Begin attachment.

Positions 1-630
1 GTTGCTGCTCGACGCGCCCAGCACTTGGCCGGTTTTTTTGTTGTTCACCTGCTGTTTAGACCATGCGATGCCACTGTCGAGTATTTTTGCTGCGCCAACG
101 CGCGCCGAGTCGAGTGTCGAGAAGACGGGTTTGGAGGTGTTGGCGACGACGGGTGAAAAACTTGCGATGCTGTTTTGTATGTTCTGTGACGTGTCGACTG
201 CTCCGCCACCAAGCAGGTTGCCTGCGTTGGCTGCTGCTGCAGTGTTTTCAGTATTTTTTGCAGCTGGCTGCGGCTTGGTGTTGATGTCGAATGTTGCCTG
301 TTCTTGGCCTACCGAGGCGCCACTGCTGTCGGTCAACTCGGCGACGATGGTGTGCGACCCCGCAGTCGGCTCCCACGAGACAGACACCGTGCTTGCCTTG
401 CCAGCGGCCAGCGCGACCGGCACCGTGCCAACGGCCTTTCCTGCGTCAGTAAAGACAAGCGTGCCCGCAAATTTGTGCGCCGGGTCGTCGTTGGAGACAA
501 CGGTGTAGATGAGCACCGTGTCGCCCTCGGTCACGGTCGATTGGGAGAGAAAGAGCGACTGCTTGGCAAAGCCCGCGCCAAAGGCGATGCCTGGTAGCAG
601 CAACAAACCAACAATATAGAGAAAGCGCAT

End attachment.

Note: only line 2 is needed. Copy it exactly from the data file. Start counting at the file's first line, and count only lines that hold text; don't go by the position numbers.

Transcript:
1 GTTGCTGCTCGACGCGCCCAGCACTTGGCCGGTTTTTTTGTTGTTCACCTGCTGTTTAGACCATGCGATGCCACTGTCGAGTATTTTTGCTGCGCCAACG